As for sample sets, the neat thing about these virtual organs is that you can download free organ sample sets of organs from around the world and install them all on GrandOrgue and then select the one you want for the particular style of music you will be playing. That allows you to play an organ type for which the composition was originally written for. Source Forge has a large listing of such downloads:

    https://sourceforge.net/p/ourorgan/samplesets/Sample Sets/
  • I use Hauptwerk, but would suggest you source your sample sets here:

    https://piotrgrabowski.pl/

    I use Piotr’s sample sets exclusively, and have never been disappointed.
    Thanked by 1BruceL
  • I use Hauptwerk, but would suggest you source your sample sets here:

    https://piotrgrabowski.pl/

    I use Piotr’s sample sets exclusively, and have never been disappointed.


    Piotr's sets are indeed wonderful. Especially the Freisach. As far as free sets are concerned, you can't do much better—although there are people who cobble together a lot of the Sonus Paradisi sets into larger conglomerate sets via 3rd party ODFs. Regardless, if you want to go small, check out the freebies on the SP website too.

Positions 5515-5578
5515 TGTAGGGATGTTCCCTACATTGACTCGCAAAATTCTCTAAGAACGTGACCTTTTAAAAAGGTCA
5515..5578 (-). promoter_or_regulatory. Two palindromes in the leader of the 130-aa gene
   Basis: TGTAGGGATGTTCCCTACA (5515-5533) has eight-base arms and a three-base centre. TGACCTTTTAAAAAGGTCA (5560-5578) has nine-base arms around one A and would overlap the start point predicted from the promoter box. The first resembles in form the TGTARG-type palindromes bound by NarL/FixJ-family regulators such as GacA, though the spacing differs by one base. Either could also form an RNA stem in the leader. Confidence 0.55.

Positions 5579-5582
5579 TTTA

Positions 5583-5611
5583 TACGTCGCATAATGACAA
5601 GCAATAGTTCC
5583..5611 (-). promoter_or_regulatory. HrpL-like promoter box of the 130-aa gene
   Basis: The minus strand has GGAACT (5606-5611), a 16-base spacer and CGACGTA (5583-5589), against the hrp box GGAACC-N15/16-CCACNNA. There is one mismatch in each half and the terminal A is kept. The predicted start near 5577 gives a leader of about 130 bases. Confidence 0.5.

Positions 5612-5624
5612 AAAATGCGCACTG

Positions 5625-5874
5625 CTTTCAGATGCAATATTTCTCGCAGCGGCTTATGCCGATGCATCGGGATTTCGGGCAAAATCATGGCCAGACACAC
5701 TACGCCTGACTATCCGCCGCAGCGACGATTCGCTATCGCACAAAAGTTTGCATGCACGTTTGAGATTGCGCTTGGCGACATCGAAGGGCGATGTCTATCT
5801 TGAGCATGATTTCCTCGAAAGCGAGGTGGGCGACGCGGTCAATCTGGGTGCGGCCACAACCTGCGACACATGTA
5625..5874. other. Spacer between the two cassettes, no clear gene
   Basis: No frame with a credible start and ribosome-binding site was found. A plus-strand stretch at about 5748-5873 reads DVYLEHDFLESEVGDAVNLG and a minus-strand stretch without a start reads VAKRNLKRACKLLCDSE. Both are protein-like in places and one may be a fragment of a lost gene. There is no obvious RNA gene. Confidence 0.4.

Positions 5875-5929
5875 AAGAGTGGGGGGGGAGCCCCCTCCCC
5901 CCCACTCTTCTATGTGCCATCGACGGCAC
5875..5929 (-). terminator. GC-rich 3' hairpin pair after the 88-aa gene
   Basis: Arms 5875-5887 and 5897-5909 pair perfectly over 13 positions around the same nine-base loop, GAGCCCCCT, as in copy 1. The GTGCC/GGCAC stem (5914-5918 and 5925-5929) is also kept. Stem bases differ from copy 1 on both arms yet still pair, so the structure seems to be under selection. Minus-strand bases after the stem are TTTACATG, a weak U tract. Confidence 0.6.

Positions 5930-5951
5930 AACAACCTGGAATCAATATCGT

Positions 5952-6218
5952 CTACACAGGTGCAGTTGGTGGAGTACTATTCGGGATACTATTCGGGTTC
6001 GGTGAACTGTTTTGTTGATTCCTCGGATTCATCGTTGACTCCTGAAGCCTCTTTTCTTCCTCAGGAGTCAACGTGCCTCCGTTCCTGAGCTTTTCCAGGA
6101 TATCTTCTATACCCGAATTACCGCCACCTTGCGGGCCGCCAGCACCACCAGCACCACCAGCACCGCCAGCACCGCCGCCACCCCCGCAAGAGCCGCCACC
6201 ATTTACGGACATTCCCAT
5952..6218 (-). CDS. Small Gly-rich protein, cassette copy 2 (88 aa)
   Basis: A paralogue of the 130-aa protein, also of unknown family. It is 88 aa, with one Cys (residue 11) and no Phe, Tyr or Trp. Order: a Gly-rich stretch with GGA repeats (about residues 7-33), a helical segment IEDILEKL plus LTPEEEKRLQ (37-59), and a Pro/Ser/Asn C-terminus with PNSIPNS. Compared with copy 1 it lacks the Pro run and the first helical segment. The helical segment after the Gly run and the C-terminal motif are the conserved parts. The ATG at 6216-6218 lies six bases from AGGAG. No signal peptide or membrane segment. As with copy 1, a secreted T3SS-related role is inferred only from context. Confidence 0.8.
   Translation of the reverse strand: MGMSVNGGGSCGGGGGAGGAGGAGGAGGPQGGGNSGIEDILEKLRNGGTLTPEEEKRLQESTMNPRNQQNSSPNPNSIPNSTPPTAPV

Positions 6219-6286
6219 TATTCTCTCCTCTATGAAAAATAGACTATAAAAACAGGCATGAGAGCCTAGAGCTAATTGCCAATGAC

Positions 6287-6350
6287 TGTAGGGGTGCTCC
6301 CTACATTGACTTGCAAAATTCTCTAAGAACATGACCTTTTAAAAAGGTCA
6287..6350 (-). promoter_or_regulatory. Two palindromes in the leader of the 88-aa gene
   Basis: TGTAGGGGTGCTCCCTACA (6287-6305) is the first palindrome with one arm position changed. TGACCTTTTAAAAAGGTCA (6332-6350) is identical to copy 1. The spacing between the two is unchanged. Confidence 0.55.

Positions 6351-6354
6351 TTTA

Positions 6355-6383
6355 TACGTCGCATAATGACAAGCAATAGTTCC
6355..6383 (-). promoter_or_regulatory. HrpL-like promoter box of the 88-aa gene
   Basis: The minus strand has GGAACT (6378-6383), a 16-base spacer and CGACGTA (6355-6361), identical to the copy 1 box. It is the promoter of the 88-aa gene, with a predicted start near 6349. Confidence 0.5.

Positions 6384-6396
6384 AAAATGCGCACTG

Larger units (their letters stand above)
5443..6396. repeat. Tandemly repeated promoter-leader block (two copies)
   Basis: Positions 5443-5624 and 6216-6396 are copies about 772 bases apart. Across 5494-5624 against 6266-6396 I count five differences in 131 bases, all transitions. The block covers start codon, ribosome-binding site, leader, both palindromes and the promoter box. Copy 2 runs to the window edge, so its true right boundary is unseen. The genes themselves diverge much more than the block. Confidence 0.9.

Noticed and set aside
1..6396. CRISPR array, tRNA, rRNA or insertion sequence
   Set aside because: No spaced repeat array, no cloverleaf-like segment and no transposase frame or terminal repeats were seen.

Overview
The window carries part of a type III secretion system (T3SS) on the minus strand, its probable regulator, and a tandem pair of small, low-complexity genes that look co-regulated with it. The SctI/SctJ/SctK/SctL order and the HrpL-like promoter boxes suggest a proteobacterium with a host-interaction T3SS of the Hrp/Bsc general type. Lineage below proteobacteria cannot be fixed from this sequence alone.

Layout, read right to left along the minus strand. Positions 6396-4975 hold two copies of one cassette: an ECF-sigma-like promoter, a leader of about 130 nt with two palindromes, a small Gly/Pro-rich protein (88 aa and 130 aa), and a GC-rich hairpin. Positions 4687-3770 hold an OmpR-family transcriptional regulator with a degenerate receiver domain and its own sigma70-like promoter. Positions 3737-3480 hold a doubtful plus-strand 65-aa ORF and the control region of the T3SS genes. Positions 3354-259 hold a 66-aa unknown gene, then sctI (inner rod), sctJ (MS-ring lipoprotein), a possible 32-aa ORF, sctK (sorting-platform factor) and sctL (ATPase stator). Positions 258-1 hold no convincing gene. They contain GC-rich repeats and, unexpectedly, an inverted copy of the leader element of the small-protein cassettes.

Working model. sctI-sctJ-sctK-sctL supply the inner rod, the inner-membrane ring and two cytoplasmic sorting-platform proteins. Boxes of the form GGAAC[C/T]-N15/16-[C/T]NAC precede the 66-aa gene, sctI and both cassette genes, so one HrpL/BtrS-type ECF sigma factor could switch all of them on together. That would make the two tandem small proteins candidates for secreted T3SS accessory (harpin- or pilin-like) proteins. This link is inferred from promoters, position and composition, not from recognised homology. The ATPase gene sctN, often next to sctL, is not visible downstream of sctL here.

• I should also mention that I think that some of Piotr's sets are available for G.O. I know some other free producers release their sets that way too. I've never paid too much attention since I have HW advanced, but still, double check.
  • BruceL
    Posts: 1,036
    @Marc Cerisier thanks for this. Always wondered if there was a better source than what I'd found!
  • Piotr's Friesach and St. John Cantius sample sets are his best, in my opinion.
  • francisfrancis
    Posts: 8,930
    i downloaded the app and a sampleset, but it crashes everytime i try to configure the midi...
  • Ted
    Posts: 163
    Francis: What is your OS, how much RAM do you have, and what MIDI interface are you using?
  • francisfrancis
    Posts: 8,930
    @Ted

    MacOS Sierra 10.12.6
    8 gig RAM